year = "2017",
month = "1",
day = "1",
doi = "10.4324/9781315225401",
language = "English (US)",
isbn = "9780415788328",
pages = "46--64",
booktitle = "Marginalized Voices in Music Education",
publisher = "Taylor and Francis",
address = "United States",

}

Why just me (or few others) in music education : An autoethnographic point of departure. / Thornton, Darrin Howard.

Marginalized Voices in Music Education. Taylor and Francis, 2017. p. 46-64.

Research output: Chapter in Book/Report/Conference proceedingChapter

TY - CHAP

T1 - Why just me (or few others) in music education

T2 - An autoethnographic point of departure

AU - Thornton, Darrin Howard

PY - 2017/1/1

Y1 - 2017/1/1

N2 - In 2010, I started my first full-time position in higher education as a music teacher educator. Several years preceding my return to full-time graduate work, I began attending mainstream and specialized interest group conferences in music education. I was consciously aware of the lack of diversity in general, and specifically alarmed by the absence of Black men as leaders, presenters, and even conference attendees. Although underrepresented groups have seen growth in our profession over time, the case for Black men has remained seemingly unchanged, especially within the instrumental music education specialization. Recent research indicates large racial disparity between those being fully credentialed for state teaching licensure in music education (Elpus, 2015). This type of inequality within the public school workforce is but one ripple within the larger US educational landscape that contains racial achievement and attainment gaps at every juncture of the educational access pipeline from preK-12 schooling through doctoral study. I consider this underrepresentation to be problematic as we endeavor to be more inclusive as a profession and it has led me to question and examine ways this can be changed.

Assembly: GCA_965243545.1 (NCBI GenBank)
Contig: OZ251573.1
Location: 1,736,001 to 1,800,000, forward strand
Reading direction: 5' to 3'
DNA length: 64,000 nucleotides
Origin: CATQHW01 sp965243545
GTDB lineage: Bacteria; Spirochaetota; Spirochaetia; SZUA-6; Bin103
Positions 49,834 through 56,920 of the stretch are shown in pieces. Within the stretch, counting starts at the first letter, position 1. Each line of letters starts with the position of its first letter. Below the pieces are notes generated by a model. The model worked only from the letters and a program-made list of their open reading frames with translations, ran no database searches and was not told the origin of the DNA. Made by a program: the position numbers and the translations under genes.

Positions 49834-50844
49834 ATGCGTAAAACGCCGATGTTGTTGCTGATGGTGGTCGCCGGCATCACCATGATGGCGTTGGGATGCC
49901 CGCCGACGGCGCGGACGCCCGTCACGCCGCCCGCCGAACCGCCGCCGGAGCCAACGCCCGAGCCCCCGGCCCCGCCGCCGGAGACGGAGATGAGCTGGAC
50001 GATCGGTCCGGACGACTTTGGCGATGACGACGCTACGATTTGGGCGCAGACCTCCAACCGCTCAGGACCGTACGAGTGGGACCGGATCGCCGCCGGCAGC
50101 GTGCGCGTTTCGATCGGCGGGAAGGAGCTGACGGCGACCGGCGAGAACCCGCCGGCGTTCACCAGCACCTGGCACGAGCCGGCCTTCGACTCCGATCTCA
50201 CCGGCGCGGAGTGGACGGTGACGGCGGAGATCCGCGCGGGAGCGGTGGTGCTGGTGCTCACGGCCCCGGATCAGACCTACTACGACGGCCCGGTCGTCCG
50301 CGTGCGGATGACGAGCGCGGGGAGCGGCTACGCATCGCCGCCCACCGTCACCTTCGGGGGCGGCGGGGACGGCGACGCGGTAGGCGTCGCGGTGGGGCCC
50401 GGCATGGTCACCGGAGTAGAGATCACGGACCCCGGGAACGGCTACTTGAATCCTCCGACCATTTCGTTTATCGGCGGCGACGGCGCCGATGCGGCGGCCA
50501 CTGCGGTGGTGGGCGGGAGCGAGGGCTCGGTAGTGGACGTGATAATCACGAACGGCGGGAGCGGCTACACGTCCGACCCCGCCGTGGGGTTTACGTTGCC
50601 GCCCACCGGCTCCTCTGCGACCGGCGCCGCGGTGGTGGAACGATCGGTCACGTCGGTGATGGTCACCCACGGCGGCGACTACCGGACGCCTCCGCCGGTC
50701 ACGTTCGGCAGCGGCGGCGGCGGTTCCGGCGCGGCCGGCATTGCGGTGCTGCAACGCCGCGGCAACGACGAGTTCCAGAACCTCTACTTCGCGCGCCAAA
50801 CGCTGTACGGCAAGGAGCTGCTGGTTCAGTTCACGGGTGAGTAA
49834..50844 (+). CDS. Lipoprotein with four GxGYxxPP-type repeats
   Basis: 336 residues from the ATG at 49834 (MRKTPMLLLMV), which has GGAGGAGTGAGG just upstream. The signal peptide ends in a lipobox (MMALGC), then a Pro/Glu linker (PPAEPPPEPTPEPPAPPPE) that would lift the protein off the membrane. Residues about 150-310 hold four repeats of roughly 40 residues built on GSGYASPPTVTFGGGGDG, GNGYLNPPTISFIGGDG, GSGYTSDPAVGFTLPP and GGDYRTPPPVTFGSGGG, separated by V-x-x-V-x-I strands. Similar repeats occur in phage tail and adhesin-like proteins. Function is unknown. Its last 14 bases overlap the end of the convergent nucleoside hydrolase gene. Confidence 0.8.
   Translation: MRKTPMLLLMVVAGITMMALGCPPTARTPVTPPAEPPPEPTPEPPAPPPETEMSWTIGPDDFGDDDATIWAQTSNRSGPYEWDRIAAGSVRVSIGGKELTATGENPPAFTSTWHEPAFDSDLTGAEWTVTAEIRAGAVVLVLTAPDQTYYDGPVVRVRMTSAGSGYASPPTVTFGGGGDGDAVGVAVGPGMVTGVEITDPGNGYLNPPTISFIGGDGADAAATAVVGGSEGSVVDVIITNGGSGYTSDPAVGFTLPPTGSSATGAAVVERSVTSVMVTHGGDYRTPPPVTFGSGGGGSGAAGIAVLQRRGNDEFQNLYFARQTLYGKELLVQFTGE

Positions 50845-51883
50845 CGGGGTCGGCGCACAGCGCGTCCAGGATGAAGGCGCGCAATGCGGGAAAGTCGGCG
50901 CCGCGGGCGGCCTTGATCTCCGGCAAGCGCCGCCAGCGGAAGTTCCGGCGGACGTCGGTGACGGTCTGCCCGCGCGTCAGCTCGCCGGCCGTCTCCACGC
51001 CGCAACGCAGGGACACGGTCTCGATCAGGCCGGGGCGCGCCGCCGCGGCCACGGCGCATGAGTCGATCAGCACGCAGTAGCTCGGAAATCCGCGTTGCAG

AB - In 2010, I started my first full-time position in higher education as a music teacher educator. Several years preceding my return to full-time graduate work, I began attending mainstream and specialized interest group conferences in music education. I was consciously aware of the lack of diversity in general, and specifically alarmed by the absence of Black men as leaders, presenters, and even conference attendees. Although underrepresented groups have seen growth in our profession over time, the case for Black men has remained seemingly unchanged, especially within the instrumental music education specialization. Recent research indicates large racial disparity between those being fully credentialed for state teaching licensure in music education (Elpus, 2015). This type of inequality within the public school workforce is but one ripple within the larger US educational landscape that contains racial achievement and attainment gaps at every juncture of the educational access pipeline from preK-12 schooling through doctoral study. I consider this underrepresentation to be problematic as we endeavor to be more inclusive as a profession and it has led me to question and examine ways this can be changed.

UR - http://www.scopus.com/inward/record.url?scp=85049994377&partnerID=8YFLogxK

UR - http://www.scopus.com/inward/citedby.url?scp=85049994377&partnerID=8YFLogxK

U2 - 10.4324/9781315225401

DO - 10.4324/9781315225401

M3 - Chapter

SN - 9780415788328

SP - 46

EP - 64

BT - Marginalized Voices in Music Education

PB - Taylor and Francis

ER -